Residents want more guardrails removed

Devices on Butler Road unattractive, they say

May 27, 1999|By Liz Atwood | Liz Atwood,SUN STAFF

State road crews have removed 200 feet of metal guardrails along Butler Road in Baltimore County's Western Run Valley, but residents accustomed to the open fields and unmarred vistas say it's not enough.

Though state officials thought they had satisfied residents' concerns, neighbors say they want the state to remove most of the 2,000 feet of guardrail that was put up last week in nine sections along a mile stretch of the bucolic country road.

"It's unsightly in a rural district," said Katharine Jenkins, who has lived in the valley 40 years and drives a pony cart across Butler Road to visit her sister. "We expect more from our state."

Residents say the strips of metal that were installed as part of a $908,000 road improvement project between Falls and Mantua Mill roads are unsightly and dangerous. Horseback riders who frequently cross the road might have trouble getting over the rails, placing them at risk of oncoming cars, they say.

"We feel a lot of it needs to come out," said Jack Dillon, director of the Valleys Planning Council, a land preservation group that lobbies to protect the area.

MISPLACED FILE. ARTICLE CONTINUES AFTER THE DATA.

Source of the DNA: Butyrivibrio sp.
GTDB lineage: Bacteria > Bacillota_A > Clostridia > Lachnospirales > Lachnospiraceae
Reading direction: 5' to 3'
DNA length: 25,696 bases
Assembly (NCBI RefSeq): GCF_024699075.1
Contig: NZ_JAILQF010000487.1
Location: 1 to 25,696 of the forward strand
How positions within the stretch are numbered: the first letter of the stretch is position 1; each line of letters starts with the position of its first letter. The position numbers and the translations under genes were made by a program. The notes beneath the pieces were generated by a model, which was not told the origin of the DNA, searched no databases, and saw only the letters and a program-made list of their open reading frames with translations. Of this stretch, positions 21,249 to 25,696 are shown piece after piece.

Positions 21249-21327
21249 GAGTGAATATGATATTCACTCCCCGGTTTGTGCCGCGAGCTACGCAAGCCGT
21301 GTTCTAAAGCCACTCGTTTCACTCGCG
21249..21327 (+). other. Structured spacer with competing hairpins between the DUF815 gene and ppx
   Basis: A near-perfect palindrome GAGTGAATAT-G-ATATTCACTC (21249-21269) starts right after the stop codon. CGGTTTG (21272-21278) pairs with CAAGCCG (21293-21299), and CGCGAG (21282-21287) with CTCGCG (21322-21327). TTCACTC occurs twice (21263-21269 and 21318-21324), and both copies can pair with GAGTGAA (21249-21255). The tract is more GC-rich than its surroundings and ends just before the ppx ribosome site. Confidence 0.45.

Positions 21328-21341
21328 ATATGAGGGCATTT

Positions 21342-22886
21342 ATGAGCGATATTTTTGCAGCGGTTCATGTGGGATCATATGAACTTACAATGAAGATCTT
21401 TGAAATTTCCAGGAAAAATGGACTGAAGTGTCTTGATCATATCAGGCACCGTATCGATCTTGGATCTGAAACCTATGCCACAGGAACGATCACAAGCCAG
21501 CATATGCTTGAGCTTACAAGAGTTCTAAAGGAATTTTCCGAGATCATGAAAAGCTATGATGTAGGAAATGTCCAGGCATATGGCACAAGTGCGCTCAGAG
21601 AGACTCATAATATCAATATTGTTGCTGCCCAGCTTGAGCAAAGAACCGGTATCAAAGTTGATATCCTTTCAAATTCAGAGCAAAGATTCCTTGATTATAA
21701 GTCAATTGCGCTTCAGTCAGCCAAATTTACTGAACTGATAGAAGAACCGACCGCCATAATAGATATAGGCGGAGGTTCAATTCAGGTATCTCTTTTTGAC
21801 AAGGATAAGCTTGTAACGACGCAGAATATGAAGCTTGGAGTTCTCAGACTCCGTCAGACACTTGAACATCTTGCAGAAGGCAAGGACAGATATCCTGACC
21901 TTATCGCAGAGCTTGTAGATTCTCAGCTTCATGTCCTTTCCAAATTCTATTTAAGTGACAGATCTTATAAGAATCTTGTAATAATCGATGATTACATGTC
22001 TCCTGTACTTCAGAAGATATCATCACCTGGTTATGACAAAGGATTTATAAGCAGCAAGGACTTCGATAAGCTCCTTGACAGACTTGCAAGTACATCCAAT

Dillon said he wants to meet with highway officials and encourage them to consider other means of regulating traffic on the road, such as lowering the speed limit. The current speed limit is 50 mph.

"I don't think the point is to eliminate the guardrails on the road, but to eliminate what is unnecessary," Jenkins said.

State Highway Administration officials, who believed they had addressed the concerns of neighbors by agreeing to remove 200 feet of the rails, were back at the site yesterday.

Highway engineers "have looked at at the sections that were installed now and feel like they are there for good purposes," said state highway spokesman Dave Buck.

Highway crews replaced 800 feet of guardrails and installed an additional 2,000 feet along Butler Road last week at a cost of $89,000, Buck said. The guardrails were added in places where engineers believed cars were at risk for turning over if they left the road.

"We have hundreds and hundreds and hundreds of miles of rural state roads. This is not anything different than we would do elsewhere," Buck said of the installation.

While highway officials are willing to discuss specific instances where the guardrails inhibit horseback riders, Buck said "safety will prevail."

The road improvements, which included replacing culverts and resurfacing, began on Butler Road last fall and will continue for a few more weeks as crews lay the final pavement, Buck said.

Pub Date: 5/27/99

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